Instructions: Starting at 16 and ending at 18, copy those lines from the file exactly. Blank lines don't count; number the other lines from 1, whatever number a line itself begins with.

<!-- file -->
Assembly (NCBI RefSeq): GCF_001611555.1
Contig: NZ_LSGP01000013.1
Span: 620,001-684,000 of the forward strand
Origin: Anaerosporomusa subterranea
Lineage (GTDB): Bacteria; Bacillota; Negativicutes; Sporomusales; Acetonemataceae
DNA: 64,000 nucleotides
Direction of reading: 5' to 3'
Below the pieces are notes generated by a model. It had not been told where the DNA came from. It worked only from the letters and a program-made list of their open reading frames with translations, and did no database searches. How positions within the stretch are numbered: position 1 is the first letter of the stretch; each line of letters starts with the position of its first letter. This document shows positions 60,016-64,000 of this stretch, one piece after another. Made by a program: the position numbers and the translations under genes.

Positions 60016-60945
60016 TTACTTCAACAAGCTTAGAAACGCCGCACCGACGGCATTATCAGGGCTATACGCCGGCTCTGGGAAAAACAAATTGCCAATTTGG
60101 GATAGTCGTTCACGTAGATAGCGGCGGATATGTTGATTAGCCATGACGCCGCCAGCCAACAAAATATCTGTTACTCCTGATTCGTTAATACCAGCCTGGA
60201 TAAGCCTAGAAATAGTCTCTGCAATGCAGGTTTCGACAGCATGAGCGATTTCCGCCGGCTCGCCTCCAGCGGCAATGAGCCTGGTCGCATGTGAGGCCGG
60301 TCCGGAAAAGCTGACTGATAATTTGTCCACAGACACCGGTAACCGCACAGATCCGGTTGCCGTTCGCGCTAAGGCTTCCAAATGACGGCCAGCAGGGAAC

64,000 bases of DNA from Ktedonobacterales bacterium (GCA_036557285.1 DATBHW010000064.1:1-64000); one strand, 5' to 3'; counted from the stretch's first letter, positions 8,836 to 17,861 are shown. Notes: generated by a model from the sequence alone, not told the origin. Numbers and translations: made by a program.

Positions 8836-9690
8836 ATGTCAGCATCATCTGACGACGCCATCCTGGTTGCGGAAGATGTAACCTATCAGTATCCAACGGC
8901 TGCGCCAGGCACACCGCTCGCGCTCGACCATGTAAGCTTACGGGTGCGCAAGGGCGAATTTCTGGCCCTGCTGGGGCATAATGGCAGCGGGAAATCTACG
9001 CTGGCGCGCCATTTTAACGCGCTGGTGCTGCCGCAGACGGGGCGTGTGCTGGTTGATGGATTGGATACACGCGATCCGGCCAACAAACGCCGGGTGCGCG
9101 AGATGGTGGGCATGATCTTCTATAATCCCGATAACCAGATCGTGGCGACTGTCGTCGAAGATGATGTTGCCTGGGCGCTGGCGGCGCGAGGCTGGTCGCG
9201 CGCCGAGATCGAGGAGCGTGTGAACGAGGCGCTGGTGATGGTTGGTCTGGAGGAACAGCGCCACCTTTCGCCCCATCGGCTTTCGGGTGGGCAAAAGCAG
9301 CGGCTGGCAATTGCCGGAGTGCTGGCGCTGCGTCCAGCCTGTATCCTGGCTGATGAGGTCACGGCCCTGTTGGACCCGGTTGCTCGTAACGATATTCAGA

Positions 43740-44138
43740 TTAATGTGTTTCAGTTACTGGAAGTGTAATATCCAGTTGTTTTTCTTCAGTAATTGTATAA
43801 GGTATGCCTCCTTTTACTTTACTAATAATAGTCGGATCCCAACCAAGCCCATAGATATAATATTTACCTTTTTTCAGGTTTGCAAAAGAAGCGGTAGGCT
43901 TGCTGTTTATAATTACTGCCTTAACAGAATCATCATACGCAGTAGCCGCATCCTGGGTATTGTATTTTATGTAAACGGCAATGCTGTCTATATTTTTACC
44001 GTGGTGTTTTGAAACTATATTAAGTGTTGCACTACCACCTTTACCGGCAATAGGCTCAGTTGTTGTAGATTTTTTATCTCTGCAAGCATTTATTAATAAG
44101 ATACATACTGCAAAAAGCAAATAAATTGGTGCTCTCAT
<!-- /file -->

8836 ATGTCAGCATCATCTGACGACGCCATCCTGGTTGCGGAAGATGTAACCTATCAGTATCCAACGGC
8901 TGCGCCAGGCACACCGCTCGCGCTCGACCATGTAAGCTTACGGGTGCGCAAGGGCGAATTTCTGGCCCTGCTGGGGCATAATGGCAGCGGGAAATCTACG
9001 CTGGCGCGCCATTTTAACGCGCTGGTGCTGCCGCAGACGGGGCGTGTGCTGGTTGATGGATTGGATACACGCGATCCGGCCAACAAACGCCGGGTGCGCG